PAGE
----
While I was lying in my sleeping bag on the top of a New Zealand mountain, seeing the ice-cold breath steaming out of my nose, hearing the heavy rain beating on the roof of my tent and feeling every single bone in my back through the floor mat I thought “from now on nothing will bother me anymore. I have toughened up and everything will appear much easier from now on”.
Sharing my Lao house with hundreds of cockroaches and having a whole dynasty of spiders the size of my hand living with me- nooooo problem!
After having explained a million times to my hotel staff in Laos that they cannot sleep during their work time, change shifts without telling anyone, leave before the end of their shift, leave for good without prior notice or not show up because of weddings, birthdays, school exams or broken hearts, I said to myself “nothing will ever be able to upset or surprise me in a job anymore after what I experienced here”.
Hopping from one country to another one and then ten more within ten months, constantly being surrounded by different ethics, languages, currencies, cultures, food, traditions and climate I was sure that I had become the master of adaptation.
And in a way I did- at least in many respects.
Then I came back to my home country Austria after having lived abroad for two and a half years….and suddenly I was not able to adapt. Everything seemed estranged and difficult.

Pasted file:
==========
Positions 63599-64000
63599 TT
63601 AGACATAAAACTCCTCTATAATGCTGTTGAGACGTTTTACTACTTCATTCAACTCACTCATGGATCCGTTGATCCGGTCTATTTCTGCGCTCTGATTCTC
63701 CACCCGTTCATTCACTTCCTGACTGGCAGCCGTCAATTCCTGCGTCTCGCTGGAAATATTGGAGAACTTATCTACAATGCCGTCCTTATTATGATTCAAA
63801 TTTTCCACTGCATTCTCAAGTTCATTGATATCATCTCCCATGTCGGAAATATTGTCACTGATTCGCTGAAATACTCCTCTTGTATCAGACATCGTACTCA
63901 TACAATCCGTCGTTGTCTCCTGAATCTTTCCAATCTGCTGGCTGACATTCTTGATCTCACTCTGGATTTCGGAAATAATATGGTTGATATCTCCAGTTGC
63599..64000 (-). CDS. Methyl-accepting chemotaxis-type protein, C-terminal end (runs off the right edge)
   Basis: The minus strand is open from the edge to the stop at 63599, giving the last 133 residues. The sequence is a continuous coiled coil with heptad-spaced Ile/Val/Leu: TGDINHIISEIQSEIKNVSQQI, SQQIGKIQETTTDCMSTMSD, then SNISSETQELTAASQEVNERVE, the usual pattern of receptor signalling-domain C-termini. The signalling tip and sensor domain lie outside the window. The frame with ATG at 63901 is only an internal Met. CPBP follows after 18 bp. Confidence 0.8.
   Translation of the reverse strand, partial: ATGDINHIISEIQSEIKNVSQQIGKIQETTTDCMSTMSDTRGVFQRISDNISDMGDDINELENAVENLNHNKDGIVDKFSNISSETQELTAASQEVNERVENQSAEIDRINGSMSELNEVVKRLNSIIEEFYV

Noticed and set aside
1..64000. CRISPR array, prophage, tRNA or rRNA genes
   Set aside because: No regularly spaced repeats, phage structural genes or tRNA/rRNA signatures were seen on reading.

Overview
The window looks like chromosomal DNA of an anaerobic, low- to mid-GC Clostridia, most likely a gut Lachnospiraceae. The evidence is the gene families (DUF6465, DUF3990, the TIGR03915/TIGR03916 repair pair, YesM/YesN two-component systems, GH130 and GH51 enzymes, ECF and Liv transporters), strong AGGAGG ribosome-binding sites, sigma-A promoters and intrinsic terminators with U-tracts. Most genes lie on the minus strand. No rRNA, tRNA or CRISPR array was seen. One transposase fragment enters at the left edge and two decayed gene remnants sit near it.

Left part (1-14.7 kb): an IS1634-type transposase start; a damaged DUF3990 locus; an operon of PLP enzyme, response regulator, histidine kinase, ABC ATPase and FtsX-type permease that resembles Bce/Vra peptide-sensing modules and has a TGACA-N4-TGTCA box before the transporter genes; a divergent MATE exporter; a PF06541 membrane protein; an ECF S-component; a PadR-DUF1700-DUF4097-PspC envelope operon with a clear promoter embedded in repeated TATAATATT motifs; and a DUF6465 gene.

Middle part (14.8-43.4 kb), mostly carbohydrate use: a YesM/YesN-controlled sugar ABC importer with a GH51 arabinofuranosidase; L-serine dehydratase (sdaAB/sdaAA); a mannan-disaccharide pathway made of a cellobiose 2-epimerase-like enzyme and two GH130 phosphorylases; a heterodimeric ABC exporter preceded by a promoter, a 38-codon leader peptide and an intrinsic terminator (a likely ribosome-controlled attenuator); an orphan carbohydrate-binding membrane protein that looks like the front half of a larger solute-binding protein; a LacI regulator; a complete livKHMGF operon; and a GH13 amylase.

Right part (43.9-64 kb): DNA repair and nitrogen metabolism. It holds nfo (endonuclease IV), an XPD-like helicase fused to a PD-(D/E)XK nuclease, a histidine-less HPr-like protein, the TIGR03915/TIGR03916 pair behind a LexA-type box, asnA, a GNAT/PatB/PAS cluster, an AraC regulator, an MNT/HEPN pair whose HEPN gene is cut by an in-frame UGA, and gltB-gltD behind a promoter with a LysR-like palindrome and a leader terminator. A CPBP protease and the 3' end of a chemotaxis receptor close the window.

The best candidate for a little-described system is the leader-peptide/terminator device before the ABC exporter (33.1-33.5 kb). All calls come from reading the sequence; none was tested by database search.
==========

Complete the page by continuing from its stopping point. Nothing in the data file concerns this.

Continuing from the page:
Coming back to the place that was the most familiar in every respect but nevertheless felt un-homey knocked me off my tightrope.
It took me many weeks before I had my first few moments at ease. And right then I sailed down a ladder and broke my heel one, equaling 2 months of jumping on one foot on crutches. When the doctor asked me if I was capable of walking on crutches I replied “of course, no problem at all”, but it took me a mere 24 hours to realize that it was very much a problem and that my heavily reduced mobility, flexibility and ability to do the most common everyday tasks made it impossible to a) accept the situation and b) adapt to it. After about 3 weeks I had reached a tipping point. I accepted the situation I was in and just did what I had to do. No asking “but why me but why now but why whywhyyy…”.
Now I can walk again and in less than 48 hours I will be moving to the UK to start my new (professional) path in life – my 4 year course of osteopathy. Am I scared or worried to leave behind a profession that enabled me to live a comfortable life – that i could easily go back to without too much of an effort instead of starting a completely new career path? No.
Am I nervous about moving to a country that doesn’t exactly stand on the top of my wish list and do I wonder if I will be able to adapt to living there? Yes.
So am I capable of adapting? Absolutely. But interestingly it is often the little or unspectacular changes in our lives ( such as coming back home) that are harder to adapt to than the big, spectacular or courageous-seeming changes ( like trekking the jungles of Columbia in 42 Celcius).
I realized that no matter how many big “challenges of adaptation” we have already mastered in our lives and no matter how routined we think we have become- we will still encounter numerous new ones again and again and get shaky legs when we face them.
But it is those situations that make us grow and become more accepting of our environment.